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Review: Few Eggs and No Oranges: the Diaries of Vere Hodgson 1940-45

Pages: 590

Original date of publication: 1976

My edition: 2010 (Persephone)

Why I decided to read: read this for Persephone Reading Weekend

How I acquired my copy: Persephone mail-order, January 2011

Few Eggs and No Oranges is the diary that Vere Hodgson kept during the war years. The diary reprinted here covers the “official” start of the war on June 25, 1940, and takes us up through VE Day, May 1945.

The subtitle is “A diary showing how unimportant people in London and Birmingham lived through the war years 1940-45, written in the Notting Hill area of London,” and that’s a pretty good summary of what this book is about. Vere Hodgson lets very little of her own personal feelings in (aside from her obvious hero-worship of Churchill), but she gives detailed updates about what’s going on politically. We get very little sense of the people she spends her days with, and very little about Vere’s personality, either. And yet, this book is a fascinating read, mostly because it follows her every day doings, even as extraordinary things were going on around her. And what I also liked was that Vere Hodgson is so unfailingly honest. And she’s always so positive, even in the darkest days of the Blitz.

As I read, however, I found Vere Hodgson to be a contradictory person. At times, she’s delightfully childish about fruit, one of the hardest things to acquire during wartime in London (and all the more dear when they did become available). On the other hand, she’s remarkably astute about the goings-on in the world and at home. This is a paragraph that really struck me as poignant as I read:

[Sunday 11th May 1941] Just heard the terrible news that Westminster Hall was hit last night. Also the Abbey and the Houses of Parliament. They saved the roof to a large extent. In the Abbey it was the Lantern. At first they thought Big Ben had crashed! One cannot comment on such things. I feel we must have sinned grievously as a nation to have such sacrifices demanded of us. Indeed future generations will say we have not taken care of what was handed down to us. We should have been more careful to defend it. We must pay the price now; but it is terrible to think of the wasted years, when, sunk in enjoyment, we did not realize that the days of all we looked on s precious were numbered—that our rulers and ourselves had lost their way in a mist of false high thinking, and common sense had gone.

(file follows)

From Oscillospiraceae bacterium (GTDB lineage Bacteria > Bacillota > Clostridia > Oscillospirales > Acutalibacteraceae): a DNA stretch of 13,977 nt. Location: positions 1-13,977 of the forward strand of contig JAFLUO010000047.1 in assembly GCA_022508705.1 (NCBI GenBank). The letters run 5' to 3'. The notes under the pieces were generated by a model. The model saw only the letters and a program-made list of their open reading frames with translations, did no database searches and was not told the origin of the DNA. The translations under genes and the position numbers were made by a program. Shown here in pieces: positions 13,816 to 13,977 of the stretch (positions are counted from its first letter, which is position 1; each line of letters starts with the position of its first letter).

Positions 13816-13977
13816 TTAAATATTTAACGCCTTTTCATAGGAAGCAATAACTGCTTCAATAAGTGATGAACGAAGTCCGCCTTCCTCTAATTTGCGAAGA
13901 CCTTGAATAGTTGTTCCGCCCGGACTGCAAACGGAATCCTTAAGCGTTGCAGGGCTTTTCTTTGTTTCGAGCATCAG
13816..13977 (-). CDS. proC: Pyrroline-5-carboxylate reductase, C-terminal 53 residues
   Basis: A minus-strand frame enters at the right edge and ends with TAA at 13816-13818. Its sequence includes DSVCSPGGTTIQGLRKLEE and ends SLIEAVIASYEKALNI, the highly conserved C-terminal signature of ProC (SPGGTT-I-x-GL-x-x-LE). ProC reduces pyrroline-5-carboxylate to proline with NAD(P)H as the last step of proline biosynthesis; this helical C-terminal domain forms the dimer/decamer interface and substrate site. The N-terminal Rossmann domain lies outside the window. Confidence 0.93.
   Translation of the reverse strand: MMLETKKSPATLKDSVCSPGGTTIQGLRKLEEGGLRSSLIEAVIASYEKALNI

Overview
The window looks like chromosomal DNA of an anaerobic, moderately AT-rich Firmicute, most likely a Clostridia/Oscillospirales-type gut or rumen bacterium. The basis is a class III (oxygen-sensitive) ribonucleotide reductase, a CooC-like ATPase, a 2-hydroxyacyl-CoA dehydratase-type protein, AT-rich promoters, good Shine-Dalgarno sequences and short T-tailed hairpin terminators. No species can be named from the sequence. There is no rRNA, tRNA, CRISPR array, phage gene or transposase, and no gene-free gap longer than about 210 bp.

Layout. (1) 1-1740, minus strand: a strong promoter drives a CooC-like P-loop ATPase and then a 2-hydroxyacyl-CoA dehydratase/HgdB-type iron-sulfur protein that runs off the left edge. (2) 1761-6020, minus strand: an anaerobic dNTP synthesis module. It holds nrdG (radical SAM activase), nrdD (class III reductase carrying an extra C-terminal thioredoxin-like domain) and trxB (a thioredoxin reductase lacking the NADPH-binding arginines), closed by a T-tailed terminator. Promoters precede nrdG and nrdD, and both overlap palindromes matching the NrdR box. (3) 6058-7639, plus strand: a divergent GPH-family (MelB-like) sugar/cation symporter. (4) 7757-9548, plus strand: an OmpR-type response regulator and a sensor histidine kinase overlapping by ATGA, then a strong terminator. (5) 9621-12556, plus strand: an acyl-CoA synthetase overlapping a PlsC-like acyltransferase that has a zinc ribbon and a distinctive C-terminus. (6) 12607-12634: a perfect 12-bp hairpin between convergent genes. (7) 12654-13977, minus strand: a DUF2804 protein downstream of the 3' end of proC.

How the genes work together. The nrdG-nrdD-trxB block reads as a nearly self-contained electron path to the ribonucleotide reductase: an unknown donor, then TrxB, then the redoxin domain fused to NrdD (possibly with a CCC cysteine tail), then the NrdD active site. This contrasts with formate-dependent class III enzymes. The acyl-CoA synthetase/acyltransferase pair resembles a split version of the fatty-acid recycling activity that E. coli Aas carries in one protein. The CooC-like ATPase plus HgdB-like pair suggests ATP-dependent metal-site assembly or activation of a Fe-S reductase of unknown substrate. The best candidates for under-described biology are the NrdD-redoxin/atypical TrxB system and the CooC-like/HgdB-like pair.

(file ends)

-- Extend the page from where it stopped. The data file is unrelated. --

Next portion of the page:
I think it’s amazing how people during the war adapted so quickly, making do with what was available. But on the other hand, it seems as though Londoners were, in an odd way, better off than many! I think it’s interesting about the bombing aspect; because London was so large, you could only see or hear the bombs that were falling in your area!

This is Persephone No. 9. Endpaper below.


Karen K. said…
One of the many Persephones still sitting on my TBR shelf! (I'm not allowed to buy any new ones until I've finished the unread pile). It looks so interesting but I'm a little daunted by the length -- I will probably read it alongside another book to help break it up. And I love the endpaper.
Susan said…
I've had this book on my to-buy list for a couple of years now. I tried to buy it at Christmas from Persephone and they were reprinting it. Luckily, my birthday is approaching....

I really liked your review, especially as how you put that the author doesn't put much of herself into the book, it's mostly about going through the war, and yet it's still fascinating reading. This is much like some of the people I have met in Britain, like a need to record what they see as if the world is important, but not them - they are just ordinary people and so their personal thoughts aren't 'important' to record. I do really look forward to reading this book!
I really enjoyed this book. I believe that she wrote it as a sort of testament to what she and her neighbors and coworkers were going through. And it does reveal their quiet courage even when frightened by their daunting situation. She has a nice eye for the telling detail which brings her story to life.

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